Our list of 17 fun and low-cost things to do with kids in Brooklyn this February includes a film festival, concerts and shows, and where to celebrate Black History Month in Bedford-Stuyvesant, Boerum Hill, Canarsie, Crown Heights, Fort Greene, Park Slope, and Prospect Heights.
BAM Rose Cinemas, Fort Greene
Children are natural cinephiles, able to appreciate the absurdities of life as presented in motion pictures—tailored for their age group—often unlike grown-ups, whose stressed-out lives often mar the cinema experience (no, I’m not talking about myself here…). The BAMkids Film Festival presents children ages 2-10 an annual opportunity to be transported beyond their microcosm to other worlds and experiences, and to experience the world through a character or filmmaker’s prism. Now in its 15th year, the film festival will present 76 films from 24 countries in various formats. There will be a shorts program for toddlers and preschoolers, an animation program for kids ages 7-9, and feature-length fare for kids who can sit through a longer and more challenging narrative. Kindie rock performers Suzi Shelton and the Deedle Deedle Dees will perform, and kids will have the opportunity to meet and interview the filmmakers.
Hip Tot Music Festival at Littlefield, Park Slope
Some of us have listened to Dan Zanes wonderful family music records more than just a little. A major component on these albums is a Jamaican-born reggae/dancehall toaster named Father Goose, who does things like sing the alphabet song in dancehall style and many other traditional songs drenched in calypso/reggae feel. Father Goose, the namesake of Wayne Rhoden, who is furthermore known to fans of reggae and dancehall as Rankin Don, recently released a children’s record (It’s a Bam Bam Diddly) full of family friendly nursery rhymes and toasting with the requisite reggae and Caribbean flavors. The album features guests such as Zanes, Sheryl Crow, Sister Carol, and some Caribbean music stars. Father Goose’s performances are known to be dance-filled parties that overflow with good times, and lots of earth-shattering bass!
Roulette, Boerum Hill
Like most kid-friendly events at Brooklyn’s Roulette, an interdisciplinary performance space and incubator for innovative composers, Paul Pinto’s Anyone’s Story will open children’s eyes wider to experience concepts and activities that are hardly within their normal purview. Here, Pinto offers kids who like to sing a chance to marry their own lyrical ideas with backing tracks he created. The composer will begin the event by leading a lesson on improvisational vocalizing. Following, participants will use headphones and a iPod-type device (not supplied by the venue, so bring your own) and spread themselves around the venue to sing what Pinto describes as an “antiphonal choral song.” Really, your guess is as good as ours what this all means, but we can trust Paul Pinto and Roulette to do something different. Kids, we’re not seeing Disney on Ice today! (Visit pfpinto.com/anyone to download tracks.)
Brooklyn Public Library, central branch, Prospect Heights
The car radio often serves as the primary means to introduce my kids to a full range of music and culture, and by now they’ve heard it all. The presets summon non-commercial stations like WKCR (mostly classical and jazz) and WFMU (free-form madness that covers everything from Afro-pop to black metal to industrial droning) and WQXR (accessible and friendly classical). Recently, out of nowhere, my son professed an admiration of improvised jazz in the vein of Cecil Taylor, and it made me realize the importance of exposing children to a broad range of music. Jazz is a great launch pad, and singer Christiana Drapkin (pictured) and her trio strive to educate and entertain young listeners at Bop Goes the Weasel. “Bop” of course refers to bebop, the fast-tempo jazz style that is forever linked with Charlie Parker. Drapkin and her trio will mine the vast universe of jazz standards for songs that will have children grooving and appreciating all that jazz offers. FREE!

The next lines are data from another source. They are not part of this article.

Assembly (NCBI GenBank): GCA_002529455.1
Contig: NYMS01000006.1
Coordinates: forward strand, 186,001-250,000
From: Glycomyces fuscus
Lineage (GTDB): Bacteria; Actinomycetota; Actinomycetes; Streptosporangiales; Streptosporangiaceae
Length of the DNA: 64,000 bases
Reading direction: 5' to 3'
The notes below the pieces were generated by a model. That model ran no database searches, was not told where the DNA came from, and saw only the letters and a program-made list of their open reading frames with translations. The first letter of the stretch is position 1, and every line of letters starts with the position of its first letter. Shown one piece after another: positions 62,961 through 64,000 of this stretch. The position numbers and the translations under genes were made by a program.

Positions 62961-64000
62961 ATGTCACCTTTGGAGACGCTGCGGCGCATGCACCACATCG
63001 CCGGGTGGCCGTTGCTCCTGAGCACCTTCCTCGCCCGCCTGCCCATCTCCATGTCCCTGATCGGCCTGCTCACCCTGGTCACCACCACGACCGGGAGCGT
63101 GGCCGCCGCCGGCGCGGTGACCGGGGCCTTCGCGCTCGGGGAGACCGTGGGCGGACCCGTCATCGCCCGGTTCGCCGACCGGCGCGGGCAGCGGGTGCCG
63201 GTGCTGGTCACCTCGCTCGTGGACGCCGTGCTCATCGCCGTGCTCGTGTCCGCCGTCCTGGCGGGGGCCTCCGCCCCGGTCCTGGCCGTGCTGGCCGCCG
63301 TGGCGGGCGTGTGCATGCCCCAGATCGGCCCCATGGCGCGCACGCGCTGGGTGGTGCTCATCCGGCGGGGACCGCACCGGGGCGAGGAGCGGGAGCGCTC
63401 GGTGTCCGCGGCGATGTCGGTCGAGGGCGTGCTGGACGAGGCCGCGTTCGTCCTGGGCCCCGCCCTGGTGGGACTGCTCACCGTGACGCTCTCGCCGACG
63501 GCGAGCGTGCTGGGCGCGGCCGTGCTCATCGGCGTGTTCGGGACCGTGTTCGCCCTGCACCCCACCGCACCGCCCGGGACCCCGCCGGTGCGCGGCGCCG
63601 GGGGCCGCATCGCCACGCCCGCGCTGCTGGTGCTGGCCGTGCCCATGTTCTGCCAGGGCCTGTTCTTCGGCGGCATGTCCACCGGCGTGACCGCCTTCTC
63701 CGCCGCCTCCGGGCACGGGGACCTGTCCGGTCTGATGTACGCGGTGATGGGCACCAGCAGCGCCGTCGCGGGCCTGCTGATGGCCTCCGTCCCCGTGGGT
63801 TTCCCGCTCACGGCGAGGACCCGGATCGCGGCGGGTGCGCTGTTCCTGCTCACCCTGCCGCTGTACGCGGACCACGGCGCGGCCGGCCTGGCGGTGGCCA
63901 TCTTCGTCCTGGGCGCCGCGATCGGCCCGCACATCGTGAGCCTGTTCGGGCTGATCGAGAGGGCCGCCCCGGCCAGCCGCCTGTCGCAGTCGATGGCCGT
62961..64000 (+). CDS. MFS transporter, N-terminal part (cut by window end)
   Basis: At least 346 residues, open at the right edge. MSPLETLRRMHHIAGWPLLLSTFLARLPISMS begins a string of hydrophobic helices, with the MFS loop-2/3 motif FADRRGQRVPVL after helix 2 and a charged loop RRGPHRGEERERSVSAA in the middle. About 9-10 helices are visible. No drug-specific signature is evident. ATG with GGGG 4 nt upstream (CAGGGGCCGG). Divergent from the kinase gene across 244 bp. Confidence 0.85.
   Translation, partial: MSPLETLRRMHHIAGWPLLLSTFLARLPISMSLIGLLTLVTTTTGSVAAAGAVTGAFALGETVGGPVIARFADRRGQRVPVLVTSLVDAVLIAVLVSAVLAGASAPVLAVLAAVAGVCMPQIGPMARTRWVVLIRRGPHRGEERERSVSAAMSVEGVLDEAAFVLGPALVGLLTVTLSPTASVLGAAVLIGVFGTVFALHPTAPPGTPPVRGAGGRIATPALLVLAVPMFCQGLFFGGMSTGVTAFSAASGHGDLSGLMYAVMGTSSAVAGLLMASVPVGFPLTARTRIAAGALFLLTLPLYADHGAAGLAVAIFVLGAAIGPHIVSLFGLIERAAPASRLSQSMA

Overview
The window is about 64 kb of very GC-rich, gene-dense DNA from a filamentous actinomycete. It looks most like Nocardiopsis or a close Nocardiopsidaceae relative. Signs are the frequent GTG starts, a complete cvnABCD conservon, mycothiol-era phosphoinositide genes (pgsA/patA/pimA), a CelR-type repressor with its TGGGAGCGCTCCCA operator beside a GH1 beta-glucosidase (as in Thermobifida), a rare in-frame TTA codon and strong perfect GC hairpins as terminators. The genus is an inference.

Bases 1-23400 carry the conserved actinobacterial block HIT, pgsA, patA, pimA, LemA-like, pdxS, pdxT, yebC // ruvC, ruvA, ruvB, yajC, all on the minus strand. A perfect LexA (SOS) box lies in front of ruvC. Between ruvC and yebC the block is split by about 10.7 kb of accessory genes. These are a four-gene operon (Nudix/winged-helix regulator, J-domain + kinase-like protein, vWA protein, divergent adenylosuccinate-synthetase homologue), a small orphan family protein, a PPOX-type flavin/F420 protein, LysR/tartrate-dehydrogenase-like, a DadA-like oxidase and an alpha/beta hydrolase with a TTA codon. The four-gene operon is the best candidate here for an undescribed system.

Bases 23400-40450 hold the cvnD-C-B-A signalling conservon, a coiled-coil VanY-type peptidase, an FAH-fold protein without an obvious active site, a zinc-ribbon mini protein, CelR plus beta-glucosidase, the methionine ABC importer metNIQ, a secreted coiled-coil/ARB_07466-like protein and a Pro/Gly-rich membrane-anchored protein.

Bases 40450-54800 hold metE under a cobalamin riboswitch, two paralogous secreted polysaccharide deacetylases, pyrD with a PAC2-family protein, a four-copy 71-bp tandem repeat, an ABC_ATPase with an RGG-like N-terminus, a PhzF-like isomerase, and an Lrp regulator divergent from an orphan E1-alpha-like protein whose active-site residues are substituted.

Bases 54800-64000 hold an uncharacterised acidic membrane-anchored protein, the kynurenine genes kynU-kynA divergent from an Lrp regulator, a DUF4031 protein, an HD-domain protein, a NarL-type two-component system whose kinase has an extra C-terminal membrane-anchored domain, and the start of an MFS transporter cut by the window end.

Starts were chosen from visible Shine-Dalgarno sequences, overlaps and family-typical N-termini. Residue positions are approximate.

College of Staten Island Center for the Arts, Staten Island
Celebrate the Chinese Lunar New Year this month by watching the Peking Acrobats perform amazing feats. Though acrobatics was once a large part of Chinese culture, this art form was banned in the country in the wake of the Cultural Revolution when Chariman Mao enforced strict communist doctrine in place of authentic traditions. This is why seeing the Peking Acrobats is a rare and wonderful opportunity (and worth the trip to Staten Island!). This 2,000-year-old discipline passes down the requirement among its participants that each successive generation surpass the previous one in acrobatic ability. By now, things are simply out of hand as trick cycling, contortion, juggling, and balancing feats combine with great costumery, traditional Chinese music performed live, and special effects, thus creating two hours of immersion in Chinese culture of yore.
Check out 20 more fun events to celebrate Chinese New Year in NYC
Check out our guide to a dozen fun events celebrating Black History Month in Brooklyn this February, including family shows and kids' workshops in Bedford-Stuyvesant, Canarsie, Crown Heights, Park Slope, and Prospect Heights.
A guide to kid-friendly museums in the NYC area
Where to go skiing and snowboarding
See our full calendar of events for even more fun and low-cost family activities in Brooklyn and the NYC area